• $1 120V LED bulb breakdown

    esot.eric7 days ago 4 comments

    They actually not only rectify it to DC, but even include a smoothing capacitor! $1 and no flicker?!

    The chip is apparently a constant-current regulator. Really not much different than the ol' LM317 used in current-limiting mode.

    16 LED-blobs, 170ish volts DC... so each blob uses nearly 10V. Only one blob can be powered (in 'series') by my 12V car system...

    LOTs of paralleling to be done, and lots of resistors, since I'm not about to put 16 current-regulators on a dollar bulb.

    So, the quick-and-dirty idea is to only light *half* of the LEDs, tying alternate ones in parallel. This'd reverse-bias those inbetween, essentially acting like an open-circuit between one active LED's anode and the next's cathode.

    This'd be *significantly* easier than cutting the 'trace' between each LED, as those 'traces' are more like 'fills', essentially coper-filled trapezoids on the order of a centimeter thick. And oncce that copper was exposed, via cutting, there wouldn't be much space for soldering wires and avoiding shorts...

    One possibility, however, is that their reverse-breakdown voltage *could* be exceded... who knows in this fancy new era of superbright LEDs for a buck. If that's the case, the unused LEDs could be desoldered, or knocked off with pliers.

    -------

    Oh Yeah... BEWARE when doing experiments with these things, e.g. measuring their forward-voltage and current... Nevermind the 120VAC and 170VDC... They're Really Bright.

  • Original Plans

    esot.eric04/12/2018 at 02:50 0 comments

    I first came across the LED lightbulbs... would you believe we live in an era where we can replace 60W incandescents with LEDs for ONE DOLLAR?!

    So, I tore it apart and did some experiments... each LED-blob required quite a bit of voltage to light... If I recall, each has 3 LEDs in series, then a PCB trace to the next. Thus, with my van's 12V system, I'd only be able to power one LED-blob. Quite a bit of hackery (in the sense of hacking at traces, cutting 'em) would be necessary to run that light off 12V.

    So, in the interest of less hacking, I'd planned to use only half the LEDs, alternately tying them in parallel (via resistors, of course!) and possibly knocking the others off with a pair of pliers (if 12V happened to be too high a reverse-voltage). A bit of work, and half as bright as designed... but ONE DOLLAR!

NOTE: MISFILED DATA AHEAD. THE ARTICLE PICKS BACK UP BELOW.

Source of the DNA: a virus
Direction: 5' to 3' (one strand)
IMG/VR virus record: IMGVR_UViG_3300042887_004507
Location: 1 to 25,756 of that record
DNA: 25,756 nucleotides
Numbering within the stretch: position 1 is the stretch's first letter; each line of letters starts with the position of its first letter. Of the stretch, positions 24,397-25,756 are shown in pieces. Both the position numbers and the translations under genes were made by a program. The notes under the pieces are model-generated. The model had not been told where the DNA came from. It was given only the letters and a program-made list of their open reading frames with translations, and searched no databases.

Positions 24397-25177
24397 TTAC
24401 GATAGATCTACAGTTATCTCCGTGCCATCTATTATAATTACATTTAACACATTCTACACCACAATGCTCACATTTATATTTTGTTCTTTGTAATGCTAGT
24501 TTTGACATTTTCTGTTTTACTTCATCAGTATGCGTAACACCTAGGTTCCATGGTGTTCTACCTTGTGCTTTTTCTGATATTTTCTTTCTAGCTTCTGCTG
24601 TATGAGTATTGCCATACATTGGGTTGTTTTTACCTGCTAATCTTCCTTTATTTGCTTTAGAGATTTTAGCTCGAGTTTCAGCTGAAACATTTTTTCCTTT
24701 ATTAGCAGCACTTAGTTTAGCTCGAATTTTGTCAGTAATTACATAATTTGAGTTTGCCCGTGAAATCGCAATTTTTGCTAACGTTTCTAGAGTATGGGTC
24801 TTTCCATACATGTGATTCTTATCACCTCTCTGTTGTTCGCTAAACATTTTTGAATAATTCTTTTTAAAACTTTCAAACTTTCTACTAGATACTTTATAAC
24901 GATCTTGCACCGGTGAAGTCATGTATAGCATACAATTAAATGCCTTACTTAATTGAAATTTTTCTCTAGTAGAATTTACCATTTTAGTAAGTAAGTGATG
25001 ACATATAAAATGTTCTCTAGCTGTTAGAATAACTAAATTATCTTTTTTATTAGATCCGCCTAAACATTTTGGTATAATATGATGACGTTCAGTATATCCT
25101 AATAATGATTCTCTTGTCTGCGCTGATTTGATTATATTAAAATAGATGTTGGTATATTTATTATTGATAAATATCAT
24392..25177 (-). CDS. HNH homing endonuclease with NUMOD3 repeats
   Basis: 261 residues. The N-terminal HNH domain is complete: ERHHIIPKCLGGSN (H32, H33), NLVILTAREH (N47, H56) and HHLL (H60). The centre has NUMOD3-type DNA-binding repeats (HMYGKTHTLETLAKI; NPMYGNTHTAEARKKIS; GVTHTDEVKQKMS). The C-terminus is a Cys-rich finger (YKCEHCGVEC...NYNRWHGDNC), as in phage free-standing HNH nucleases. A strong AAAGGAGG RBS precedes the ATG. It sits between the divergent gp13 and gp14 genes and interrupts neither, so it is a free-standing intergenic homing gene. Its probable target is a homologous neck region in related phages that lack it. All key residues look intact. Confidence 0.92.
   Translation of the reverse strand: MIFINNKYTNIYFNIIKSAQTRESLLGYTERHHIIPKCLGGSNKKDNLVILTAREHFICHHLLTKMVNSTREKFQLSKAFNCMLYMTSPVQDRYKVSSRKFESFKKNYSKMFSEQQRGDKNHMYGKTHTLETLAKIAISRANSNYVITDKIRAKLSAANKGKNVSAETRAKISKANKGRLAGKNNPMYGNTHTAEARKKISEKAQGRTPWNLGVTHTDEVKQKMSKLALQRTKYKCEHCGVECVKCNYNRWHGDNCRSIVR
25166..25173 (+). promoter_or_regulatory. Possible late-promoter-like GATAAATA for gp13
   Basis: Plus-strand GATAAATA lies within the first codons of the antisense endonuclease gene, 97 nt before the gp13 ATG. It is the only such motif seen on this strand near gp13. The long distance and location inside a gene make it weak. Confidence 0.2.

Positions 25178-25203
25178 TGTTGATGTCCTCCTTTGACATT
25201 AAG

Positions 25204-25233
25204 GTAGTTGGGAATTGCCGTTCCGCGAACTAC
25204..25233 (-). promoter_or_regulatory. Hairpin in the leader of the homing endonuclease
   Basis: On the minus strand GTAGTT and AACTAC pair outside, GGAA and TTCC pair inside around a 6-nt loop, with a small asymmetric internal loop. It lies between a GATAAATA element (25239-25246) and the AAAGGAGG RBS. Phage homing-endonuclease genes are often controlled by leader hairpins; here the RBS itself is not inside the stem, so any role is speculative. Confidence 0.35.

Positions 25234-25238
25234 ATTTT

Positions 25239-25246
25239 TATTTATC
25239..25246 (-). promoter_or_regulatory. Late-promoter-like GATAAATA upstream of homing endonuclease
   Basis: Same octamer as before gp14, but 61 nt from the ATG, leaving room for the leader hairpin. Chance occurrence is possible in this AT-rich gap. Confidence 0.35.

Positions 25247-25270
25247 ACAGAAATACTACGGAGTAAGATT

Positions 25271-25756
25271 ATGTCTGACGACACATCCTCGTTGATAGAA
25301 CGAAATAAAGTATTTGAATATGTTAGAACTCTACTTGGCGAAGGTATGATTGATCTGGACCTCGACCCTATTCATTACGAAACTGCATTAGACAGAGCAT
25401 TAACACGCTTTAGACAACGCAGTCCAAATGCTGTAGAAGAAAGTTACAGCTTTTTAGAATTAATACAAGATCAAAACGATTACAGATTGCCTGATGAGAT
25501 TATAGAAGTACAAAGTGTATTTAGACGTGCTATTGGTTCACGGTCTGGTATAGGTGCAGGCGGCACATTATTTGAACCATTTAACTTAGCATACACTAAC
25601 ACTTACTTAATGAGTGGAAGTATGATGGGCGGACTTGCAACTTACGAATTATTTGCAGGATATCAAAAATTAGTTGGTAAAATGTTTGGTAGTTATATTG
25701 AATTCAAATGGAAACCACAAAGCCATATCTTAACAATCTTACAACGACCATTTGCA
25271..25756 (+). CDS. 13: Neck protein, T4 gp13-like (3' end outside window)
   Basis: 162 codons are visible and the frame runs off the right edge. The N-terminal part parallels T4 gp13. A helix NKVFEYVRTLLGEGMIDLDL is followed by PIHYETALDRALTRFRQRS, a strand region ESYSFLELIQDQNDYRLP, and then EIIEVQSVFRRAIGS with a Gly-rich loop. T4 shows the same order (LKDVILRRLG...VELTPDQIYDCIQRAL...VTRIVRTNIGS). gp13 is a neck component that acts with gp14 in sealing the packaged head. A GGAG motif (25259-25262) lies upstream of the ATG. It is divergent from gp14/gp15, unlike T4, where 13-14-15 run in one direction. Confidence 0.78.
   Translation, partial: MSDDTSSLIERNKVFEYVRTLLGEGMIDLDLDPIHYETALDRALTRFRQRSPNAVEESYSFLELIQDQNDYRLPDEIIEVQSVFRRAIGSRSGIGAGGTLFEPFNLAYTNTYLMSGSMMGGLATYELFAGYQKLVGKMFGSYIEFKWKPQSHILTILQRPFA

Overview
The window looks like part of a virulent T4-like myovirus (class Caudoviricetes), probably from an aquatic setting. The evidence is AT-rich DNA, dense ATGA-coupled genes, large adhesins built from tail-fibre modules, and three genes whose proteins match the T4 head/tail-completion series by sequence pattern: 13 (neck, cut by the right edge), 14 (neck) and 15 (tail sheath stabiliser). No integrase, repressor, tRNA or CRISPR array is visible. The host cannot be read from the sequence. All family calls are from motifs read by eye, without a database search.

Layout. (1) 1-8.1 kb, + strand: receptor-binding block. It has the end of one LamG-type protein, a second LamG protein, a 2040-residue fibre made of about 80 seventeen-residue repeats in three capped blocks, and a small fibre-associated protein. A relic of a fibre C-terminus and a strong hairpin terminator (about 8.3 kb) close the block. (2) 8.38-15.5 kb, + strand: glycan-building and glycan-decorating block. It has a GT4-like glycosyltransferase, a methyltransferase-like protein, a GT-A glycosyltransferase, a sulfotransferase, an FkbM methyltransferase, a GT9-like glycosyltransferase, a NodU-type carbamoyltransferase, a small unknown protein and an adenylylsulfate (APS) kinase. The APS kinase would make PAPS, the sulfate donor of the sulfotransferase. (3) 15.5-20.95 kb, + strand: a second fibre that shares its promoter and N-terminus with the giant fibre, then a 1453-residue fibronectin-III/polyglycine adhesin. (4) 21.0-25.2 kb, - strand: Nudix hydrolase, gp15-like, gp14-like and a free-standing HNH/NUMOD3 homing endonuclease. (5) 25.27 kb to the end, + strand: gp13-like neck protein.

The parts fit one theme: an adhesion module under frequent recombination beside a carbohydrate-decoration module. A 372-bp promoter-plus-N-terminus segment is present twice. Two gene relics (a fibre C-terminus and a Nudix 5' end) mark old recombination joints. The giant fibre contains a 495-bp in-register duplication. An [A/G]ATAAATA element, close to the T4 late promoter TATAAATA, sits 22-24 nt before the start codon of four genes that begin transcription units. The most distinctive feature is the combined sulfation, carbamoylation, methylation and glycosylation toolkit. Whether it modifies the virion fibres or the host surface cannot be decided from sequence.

This may still be a thing... these bulbs have warmer light and a nice frosted dome that would both be much easier on the eyes.

    ---

    Before that I came across some cheap (but not a dollar!) white-LED 'holiday festive lights' (as my Jewish friend calls 'em). Similar problems there... Their forward-voltage is high enough that I could really only get away with two in series at 12V... a string of 100 lights means I'd need 100 butt-crimps to do the job, and a heck of a lot of hackery (in the sense of hacking wires, cutting 'em, and hacking at the insulation).

    I'd found them real cool crimp-connectors that allow you to tap off a non-cut wire, right through the insulation, which would reduce the project to merely 100 crimps and 100 cuts ( half the cuts and no stripping!) but the job would cost $15 in those crimps alone!

    So, I measured the current drawn by my inverter and determined it still to be lower than a single overhead incandescent "door light", so just went with the original strings at 120V.. kinda ridiculous to run 120V AC for LEDs, but good 'nough for a while. Still, they're 'cool white' which isn't my preference, at least in the winter... So, they got used less than I'd expected, and likely so will my newest dollar-store finding... Then again, summer's coming up, maybe 'cool white' will come back in fashion.